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Published by azathsalley, 2018-01-29 00:50:56

CMMI Maturity Levels

CMMI Maturity Levels

9/17/2017 CMMI Maturity Levels

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CMMI Maturity Levels

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Learning SEI CMMI® A maturity level is a well-defined evolutionary plateau toward achieving a mature software process. Each
CMMI Home maturity level provides a layer in the foundation for continuous process improvement.
CMMI Overview
CMMI Models In CMMI models with a staged representation, there are five maturity levels designated by the numbers 1
CMMI Representations through 5
CMMI Maturity Levels
CMMI Capability Levels 1. Initial
CMMI Process Areas 2. Managed
CMMI Appraisals 3. Defined
CMMI Major Players 4. Quantitatively Managed
CMMI Summary 5. Optimizing

CMMI Staged Represenation- Maturity Levels

CMMI Terminology
CMMI Glossary
CMMI Acronyms

CMMI Resources
CMMI Resources

Selected Reading Now we will give more detail about each maturity level. Next section will list down all the process areas
Developer's Best Practices related to these maturity levels.
Effective Resume Writing
Computer Glossary Maturity Level Details:
Who is Who
Maturity levels consist of a predefined set of process areas. The maturity levels are measured by the
achievement of the specific and generic goals that apply to each predefined set of process areas. The
following sections describe the characteristics of each maturity level in detail.

Maturity Level 1 - Initial

At maturity level 1, processes are usually ad hoc and chaotic. The organization usually does not provide a
stable environment. Success in these organizations depends on the competence and heroics of the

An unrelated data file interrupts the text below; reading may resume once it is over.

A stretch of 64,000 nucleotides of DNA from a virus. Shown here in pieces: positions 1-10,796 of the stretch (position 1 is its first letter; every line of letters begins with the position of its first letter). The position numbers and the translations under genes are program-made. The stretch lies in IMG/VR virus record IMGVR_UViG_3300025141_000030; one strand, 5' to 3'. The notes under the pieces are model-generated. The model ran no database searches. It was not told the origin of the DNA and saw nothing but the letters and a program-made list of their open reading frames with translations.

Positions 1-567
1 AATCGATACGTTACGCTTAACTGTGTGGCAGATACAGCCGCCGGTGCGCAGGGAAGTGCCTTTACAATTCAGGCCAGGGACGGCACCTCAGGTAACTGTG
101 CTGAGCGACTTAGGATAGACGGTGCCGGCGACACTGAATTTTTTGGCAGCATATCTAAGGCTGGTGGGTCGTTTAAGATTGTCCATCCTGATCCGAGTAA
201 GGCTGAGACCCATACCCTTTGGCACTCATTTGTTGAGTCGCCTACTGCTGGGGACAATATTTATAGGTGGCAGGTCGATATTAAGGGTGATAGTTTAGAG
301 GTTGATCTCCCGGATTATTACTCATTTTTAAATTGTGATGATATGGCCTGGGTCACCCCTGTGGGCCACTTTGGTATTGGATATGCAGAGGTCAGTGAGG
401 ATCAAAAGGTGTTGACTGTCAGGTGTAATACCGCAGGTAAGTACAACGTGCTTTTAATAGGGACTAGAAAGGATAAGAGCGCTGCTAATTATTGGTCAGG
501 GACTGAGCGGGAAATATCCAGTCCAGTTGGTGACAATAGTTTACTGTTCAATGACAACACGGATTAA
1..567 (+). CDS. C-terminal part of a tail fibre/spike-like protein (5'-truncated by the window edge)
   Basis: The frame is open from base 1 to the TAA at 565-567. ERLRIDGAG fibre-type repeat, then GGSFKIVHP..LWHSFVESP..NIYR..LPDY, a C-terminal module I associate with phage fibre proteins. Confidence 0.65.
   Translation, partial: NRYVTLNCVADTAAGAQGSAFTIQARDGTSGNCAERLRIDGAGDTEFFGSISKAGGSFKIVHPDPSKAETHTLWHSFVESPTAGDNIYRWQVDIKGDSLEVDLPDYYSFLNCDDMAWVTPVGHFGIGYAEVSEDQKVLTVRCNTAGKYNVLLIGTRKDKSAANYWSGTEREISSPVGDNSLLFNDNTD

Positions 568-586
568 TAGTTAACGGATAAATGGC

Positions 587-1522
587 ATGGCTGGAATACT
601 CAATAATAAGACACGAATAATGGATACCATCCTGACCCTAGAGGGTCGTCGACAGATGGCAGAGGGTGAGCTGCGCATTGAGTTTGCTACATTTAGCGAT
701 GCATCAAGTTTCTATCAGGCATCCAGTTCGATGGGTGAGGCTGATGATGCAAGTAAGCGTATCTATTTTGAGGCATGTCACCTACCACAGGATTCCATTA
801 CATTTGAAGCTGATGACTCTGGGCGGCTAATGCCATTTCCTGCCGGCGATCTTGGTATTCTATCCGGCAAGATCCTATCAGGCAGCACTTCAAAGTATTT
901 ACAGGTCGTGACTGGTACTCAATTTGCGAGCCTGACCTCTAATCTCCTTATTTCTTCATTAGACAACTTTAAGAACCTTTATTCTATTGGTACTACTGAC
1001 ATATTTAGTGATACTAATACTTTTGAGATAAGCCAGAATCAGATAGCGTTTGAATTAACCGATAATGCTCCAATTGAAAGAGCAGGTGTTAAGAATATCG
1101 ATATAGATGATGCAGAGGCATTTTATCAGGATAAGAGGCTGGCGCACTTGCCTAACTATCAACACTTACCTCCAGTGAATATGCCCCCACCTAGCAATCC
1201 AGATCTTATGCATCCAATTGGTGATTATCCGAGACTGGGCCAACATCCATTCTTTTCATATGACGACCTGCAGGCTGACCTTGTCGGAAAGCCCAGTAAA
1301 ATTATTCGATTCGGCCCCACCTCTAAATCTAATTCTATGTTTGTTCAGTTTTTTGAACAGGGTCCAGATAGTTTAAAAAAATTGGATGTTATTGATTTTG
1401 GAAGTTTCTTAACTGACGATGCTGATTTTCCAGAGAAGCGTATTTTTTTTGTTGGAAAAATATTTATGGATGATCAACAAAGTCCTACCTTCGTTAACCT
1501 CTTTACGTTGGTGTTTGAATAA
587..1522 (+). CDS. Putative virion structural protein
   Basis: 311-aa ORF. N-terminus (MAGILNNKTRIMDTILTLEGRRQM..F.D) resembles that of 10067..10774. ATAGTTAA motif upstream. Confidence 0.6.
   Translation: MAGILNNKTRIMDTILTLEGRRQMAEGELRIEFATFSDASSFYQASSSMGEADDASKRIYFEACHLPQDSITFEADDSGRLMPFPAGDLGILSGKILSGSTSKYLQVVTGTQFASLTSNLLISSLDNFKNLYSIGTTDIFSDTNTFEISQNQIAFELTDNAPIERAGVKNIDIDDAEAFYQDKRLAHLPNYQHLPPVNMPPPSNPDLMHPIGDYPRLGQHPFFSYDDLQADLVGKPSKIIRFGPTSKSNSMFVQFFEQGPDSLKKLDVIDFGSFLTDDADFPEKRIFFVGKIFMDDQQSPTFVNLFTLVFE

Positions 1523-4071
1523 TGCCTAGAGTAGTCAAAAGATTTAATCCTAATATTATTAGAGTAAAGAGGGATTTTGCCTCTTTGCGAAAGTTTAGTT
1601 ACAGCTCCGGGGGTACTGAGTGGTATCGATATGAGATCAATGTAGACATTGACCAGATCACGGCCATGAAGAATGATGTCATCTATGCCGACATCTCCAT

people in the organization and not on the use of proven processes.

Maturity level 1 organizations often produce products and services that work; however, they frequently
exceed the budget and schedule of their projects.

Maturity level 1 organizations are characterized by a tendency to over commit, abandon processes in the
time of crisis, and not be able to repeat their past successes.

Maturity Level 2 - Managed

At maturity level 2, an organization has achieved all the specific and generic goals of the maturity level
2 process areas. In other words, the projects of the organization have ensured that requirements are
managed and that processes are planned, performed, measured, and controlled.

The process discipline reflected by maturity level 2 helps to ensure that existing practices are retained
during times of stress. When these practices are in place, projects are performed and managed according
to their documented plans.

At maturity level 2, requirements, processes, work products, and services are managed. The status of the
work products and the delivery of services are visible to management at defined points.

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Commitments are established among relevant stakeholders and are revised as needed. Work products
are reviewed with stakeholders and are controlled.

The work products and services satisfy their specified requirements, standards, and objectives.

Maturity Level 3 - Defined

At maturity level 3, an organization has achieved all the specific and generic goals of the process areas
assigned to maturity levels 2 and 3.

At maturity level 3, processes are well characterized and understood, and are described in standards,
procedures, tools, and methods.